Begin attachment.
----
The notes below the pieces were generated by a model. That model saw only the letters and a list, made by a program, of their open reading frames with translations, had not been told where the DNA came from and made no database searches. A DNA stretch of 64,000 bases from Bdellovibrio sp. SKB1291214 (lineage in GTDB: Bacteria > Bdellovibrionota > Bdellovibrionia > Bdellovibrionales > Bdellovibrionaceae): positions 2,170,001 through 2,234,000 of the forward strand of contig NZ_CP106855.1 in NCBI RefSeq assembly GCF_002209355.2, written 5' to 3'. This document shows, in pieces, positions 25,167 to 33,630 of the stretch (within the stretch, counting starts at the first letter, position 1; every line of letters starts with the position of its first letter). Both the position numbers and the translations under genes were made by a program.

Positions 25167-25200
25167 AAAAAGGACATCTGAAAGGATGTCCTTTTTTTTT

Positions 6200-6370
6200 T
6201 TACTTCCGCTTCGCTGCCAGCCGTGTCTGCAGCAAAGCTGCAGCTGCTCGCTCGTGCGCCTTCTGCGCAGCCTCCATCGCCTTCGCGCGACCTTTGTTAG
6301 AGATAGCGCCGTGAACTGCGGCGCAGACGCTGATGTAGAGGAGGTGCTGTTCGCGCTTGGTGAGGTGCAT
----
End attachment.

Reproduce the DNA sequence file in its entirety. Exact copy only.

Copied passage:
The notes below the pieces were generated by a model. That model saw only the letters and a list, made by a program, of their open reading frames with translations, had not been told where the DNA came from and made no database searches. A DNA stretch of 64,000 bases from Bdellovibrio sp. SKB1291214 (lineage in GTDB: Bacteria > Bdellovibrionota > Bdellovibrionia > Bdellovibrionales > Bdellovibrionaceae): positions 2,170,001 through 2,234,000 of the forward strand of contig NZ_CP106855.1 in NCBI RefSeq assembly GCF_002209355.2, written 5' to 3'. This document shows, in pieces, positions 25,167 to 33,630 of the stretch (within the stretch, counting starts at the first letter, position 1; every line of letters starts with the position of its first letter). Both the position numbers and the translations under genes were made by a program.

Positions 25167-25200
25167 AAAAAGGACATCTGAAAGGATGTCCTTTTTTTTT

Positions 6200-6370
6200 T
6201 TACTTCCGCTTCGCTGCCAGCCGTGTCTGCAGCAAAGCTGCAGCTGCTCGCTCGTGCGCCTTCTGCGCAGCCTCCATCGCCTTCGCGCGACCTTTGTTAG
6301 AGATAGCGCCGTGAACTGCGGCGCAGACGCTGATGTAGAGGAGGTGCTGTTCGCGCTTGGTGAGGTGCAT